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Robert Mayrhofer's Theory of Harmony Open Access

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Other title
Subject/Keyword
Robert Mayrhofer
music theory
Type of item
Thesis
Degree grantor
University of Alberta
Author or creator
Thomson, Sten
Supervisor and department
Klumpenhouwer, Henry (Music)
Examining committee member and department
Moshaver, Maryam (Music)
Beard, William (English and Film Studies)
Department
Department of Music
Specialization

Date accepted
2010-08-11T19:27:01Z
Graduation date
2010-11
Degree
Master of Arts
Degree level
Master's
Abstract
This work examines the harmonic theory of the Austrian music theorist Robert Mayrhofer (1863-1935) as described in the author’s first two treatises, Psychologie des Klanges and Die organische Harmonielehre. In presuming that musical listening involves the visual conceptualization of pitch as points in “tone space,” Mayrhofer’s harmonic theory builds upon the perception of the major third as an essential interval, the n-Strecke, to create a harmonic system consisting of distinct harmonic structures as expansions in tone space. These structures,which Mayrhofer calls cells, delineate various levels of expansion in tone space that characterize the boundaries of tonality. From these structural levels, Mayrhofer develops the concept of expanded tonality that in his view underlies most music composed since Bach and is especially helpful in describing the highly chromatic music of late tonality. Mayhofer thus develops a highly original and controversial theory of harmony from a single musical perception.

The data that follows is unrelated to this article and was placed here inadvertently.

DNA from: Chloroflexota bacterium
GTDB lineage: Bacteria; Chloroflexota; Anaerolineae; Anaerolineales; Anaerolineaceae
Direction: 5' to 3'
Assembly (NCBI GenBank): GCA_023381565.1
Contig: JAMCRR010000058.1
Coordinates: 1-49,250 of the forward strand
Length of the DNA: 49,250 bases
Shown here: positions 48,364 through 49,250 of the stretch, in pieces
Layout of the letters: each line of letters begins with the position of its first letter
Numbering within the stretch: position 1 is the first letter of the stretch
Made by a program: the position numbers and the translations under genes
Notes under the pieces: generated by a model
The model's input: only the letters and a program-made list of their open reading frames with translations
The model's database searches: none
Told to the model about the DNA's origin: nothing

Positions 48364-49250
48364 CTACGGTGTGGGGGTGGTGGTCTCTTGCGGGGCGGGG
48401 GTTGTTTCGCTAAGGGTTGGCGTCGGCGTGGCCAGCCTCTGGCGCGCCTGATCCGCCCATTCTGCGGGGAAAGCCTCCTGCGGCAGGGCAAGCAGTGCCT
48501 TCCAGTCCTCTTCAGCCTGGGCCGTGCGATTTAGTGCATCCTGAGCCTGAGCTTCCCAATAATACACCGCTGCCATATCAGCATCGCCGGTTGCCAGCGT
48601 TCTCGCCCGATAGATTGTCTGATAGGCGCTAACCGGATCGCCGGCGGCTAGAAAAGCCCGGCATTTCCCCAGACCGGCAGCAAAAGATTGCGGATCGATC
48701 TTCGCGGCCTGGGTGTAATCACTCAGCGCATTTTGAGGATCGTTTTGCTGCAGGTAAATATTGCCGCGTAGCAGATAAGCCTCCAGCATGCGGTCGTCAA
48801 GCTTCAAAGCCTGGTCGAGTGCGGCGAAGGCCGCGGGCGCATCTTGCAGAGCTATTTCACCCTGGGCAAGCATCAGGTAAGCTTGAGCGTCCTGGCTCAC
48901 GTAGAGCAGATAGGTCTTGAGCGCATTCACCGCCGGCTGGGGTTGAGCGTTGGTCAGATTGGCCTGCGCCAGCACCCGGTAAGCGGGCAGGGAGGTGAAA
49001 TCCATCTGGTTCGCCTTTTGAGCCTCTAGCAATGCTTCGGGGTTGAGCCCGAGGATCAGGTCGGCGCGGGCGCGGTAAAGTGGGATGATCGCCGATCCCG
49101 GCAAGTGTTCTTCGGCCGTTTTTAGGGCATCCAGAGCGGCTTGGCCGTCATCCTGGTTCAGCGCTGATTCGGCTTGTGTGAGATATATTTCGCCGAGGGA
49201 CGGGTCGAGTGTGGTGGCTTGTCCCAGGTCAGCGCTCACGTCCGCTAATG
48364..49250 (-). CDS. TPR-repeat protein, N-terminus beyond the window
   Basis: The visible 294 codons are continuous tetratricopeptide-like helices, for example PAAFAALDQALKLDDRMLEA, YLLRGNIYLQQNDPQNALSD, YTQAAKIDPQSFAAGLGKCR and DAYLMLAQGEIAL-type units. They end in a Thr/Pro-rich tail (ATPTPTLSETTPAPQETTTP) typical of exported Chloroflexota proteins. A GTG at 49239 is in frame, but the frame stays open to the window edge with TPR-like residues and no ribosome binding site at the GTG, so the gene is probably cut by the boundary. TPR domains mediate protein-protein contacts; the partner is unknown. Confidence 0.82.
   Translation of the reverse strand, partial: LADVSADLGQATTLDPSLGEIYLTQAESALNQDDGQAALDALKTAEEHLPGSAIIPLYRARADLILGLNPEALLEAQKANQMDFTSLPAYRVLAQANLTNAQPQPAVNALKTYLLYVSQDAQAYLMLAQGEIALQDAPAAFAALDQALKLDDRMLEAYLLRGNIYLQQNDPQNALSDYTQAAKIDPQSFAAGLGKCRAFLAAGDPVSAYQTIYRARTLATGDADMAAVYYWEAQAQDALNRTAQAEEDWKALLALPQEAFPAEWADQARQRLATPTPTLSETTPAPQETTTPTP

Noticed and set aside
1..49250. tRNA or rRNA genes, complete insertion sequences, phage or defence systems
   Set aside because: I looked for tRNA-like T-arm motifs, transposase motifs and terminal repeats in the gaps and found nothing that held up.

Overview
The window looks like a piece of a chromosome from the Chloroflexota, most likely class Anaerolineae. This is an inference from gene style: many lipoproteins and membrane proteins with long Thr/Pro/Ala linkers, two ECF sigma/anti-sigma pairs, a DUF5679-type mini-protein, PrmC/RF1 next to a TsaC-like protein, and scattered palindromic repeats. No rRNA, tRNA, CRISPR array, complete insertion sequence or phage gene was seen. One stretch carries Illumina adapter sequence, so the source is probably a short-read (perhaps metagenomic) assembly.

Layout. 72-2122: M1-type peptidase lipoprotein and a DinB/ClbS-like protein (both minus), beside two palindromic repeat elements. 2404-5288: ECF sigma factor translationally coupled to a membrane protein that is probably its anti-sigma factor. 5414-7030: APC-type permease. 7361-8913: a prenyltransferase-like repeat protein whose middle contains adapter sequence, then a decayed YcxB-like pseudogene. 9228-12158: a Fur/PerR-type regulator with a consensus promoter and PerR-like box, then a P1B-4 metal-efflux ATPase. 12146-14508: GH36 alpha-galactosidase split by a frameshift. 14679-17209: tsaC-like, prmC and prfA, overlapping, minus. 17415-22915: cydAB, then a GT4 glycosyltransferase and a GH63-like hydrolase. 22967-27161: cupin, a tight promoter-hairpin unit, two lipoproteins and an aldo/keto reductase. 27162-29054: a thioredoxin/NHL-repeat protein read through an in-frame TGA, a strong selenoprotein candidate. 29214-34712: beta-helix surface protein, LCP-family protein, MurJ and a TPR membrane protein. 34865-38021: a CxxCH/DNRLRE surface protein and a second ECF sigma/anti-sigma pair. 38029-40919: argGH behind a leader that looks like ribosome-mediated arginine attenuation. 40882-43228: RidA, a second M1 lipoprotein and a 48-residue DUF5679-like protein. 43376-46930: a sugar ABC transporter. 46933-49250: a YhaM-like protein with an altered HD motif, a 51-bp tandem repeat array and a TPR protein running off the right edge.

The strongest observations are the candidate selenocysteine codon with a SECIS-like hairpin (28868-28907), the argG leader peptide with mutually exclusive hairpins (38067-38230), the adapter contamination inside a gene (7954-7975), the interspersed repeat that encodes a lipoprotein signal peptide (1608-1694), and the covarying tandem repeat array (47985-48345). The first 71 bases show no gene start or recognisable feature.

Language
English
Rights
License granted by Sten Thomson (spthomso@ualberta.ca) on 2010-08-11T18:02:27Z (GMT): Permission is hereby granted to the University of Alberta Libraries to reproduce single copies of this thesis and to lend or sell such copies for private, scholarly or scientific research purposes only. Where the thesis is converted to, or otherwise made available in digital form, the University of Alberta will advise potential users of the thesis of the above terms. The author reserves all other publication and other rights in association with the copyright in the thesis, and except as herein provided, neither the thesis nor any substantial portion thereof may be printed or otherwise reproduced in any material form whatsoever without the author's prior written permission.
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